The US-based electric car manufacturer is set to hand over its entire patent portfolio to the public in order to encourage others to collaborate with Elon Musk and his team of engineers to promote the development of the electric car.

In a blog on the company’s website, company founder Elon Musk said: “If we clear a path to the creation of compelling electric vehicles, but then lay intellectual property landmines behind us to inhibit others, we are acting in a manner contrary to that goal.”

The move could see the Californian firm collaborate with a number of manufacturers that are already working on electric propulsion systems, such as Nissan and Toyota.

It could also mean that manufacturers could share the cost of Tesla’s proposed charging system that would appear at service stations up and down the country, making it easier for electric car owners to travel further in their vehicles.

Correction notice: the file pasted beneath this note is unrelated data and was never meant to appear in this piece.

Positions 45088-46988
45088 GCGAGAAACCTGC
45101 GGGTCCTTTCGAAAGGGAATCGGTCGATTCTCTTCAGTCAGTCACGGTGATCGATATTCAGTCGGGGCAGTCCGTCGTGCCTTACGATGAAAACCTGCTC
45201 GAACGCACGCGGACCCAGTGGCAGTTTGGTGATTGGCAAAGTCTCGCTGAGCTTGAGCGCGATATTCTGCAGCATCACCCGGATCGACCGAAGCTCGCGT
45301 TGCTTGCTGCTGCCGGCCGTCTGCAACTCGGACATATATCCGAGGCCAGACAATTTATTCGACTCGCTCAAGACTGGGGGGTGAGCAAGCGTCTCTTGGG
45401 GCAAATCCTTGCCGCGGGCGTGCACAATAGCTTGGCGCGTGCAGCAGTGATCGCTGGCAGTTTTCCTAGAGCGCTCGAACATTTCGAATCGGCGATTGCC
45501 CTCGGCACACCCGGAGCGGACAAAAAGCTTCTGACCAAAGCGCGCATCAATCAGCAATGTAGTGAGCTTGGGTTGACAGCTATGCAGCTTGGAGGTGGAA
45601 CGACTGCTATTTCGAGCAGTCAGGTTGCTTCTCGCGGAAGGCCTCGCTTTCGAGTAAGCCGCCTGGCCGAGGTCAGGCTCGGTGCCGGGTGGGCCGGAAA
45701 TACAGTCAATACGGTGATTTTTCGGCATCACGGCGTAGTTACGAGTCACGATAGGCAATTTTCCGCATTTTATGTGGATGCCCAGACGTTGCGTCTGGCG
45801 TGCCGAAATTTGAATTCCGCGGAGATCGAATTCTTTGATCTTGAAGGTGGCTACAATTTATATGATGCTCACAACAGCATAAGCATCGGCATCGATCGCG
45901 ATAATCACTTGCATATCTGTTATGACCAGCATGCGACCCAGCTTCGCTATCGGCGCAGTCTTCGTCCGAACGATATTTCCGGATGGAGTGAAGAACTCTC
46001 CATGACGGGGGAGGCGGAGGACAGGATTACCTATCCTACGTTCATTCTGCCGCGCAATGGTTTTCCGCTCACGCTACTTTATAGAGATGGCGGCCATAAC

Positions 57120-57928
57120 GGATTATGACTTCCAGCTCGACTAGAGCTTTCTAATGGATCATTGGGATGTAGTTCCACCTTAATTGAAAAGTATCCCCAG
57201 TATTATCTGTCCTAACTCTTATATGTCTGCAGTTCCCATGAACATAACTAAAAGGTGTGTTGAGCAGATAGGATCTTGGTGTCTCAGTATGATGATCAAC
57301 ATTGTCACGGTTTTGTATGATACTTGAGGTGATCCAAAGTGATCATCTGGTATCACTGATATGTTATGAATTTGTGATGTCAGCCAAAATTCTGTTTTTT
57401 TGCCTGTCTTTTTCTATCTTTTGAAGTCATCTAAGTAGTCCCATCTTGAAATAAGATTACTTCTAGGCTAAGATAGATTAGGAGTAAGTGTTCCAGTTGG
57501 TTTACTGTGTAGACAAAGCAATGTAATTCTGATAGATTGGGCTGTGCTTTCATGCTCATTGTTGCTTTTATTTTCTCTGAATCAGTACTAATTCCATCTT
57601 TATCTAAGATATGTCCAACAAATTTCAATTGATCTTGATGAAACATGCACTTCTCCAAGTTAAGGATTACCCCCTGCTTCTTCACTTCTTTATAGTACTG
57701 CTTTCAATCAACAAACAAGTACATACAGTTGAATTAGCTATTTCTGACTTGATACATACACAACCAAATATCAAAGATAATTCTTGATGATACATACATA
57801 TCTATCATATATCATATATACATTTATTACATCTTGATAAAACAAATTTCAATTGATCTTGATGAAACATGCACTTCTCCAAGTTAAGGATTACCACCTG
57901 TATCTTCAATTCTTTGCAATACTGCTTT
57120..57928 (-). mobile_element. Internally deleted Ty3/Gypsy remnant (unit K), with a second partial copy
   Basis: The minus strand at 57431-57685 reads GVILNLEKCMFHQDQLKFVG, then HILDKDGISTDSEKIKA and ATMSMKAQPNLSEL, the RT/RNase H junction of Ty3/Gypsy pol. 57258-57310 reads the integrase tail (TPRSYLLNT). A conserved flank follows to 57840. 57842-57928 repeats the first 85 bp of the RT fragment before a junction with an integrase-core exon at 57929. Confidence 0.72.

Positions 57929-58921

Tesla’s current vehicle line-up consist of just one car, the Model S, but the sleek saloon can travel an amazing 265 miles on a single charge, compared to the 84 miles possible in a Nissan Leaf.

Allowing automotive manufacturers access to Tesla’s cutting-edge research could see the advent of electric vehicles with improved range and more impressive performance figures, not to mention access to the Tesla Supercharger network, which can replenish half of the battery in just 20 minutes.

Putting in long hours for a corporation is hard. Putting in long hours for a cause is easy – Elon Musk, CEO and founder of Tesla Motors

Prashand Kumta, a professor at the University of Pittsburgh’s school of engineering, told The Guardian that Tesla’s lithium-ion battery technology isn’t unique. But how the company packages that technology and designs its cars could be useful to other companies.

“Technology leadership is determined by where the best engineers want to work,” Musk said. “Putting in long hours for a corporation is hard. Putting in long hours for a cause is easy.”

Leon Poultney


June 16, 2014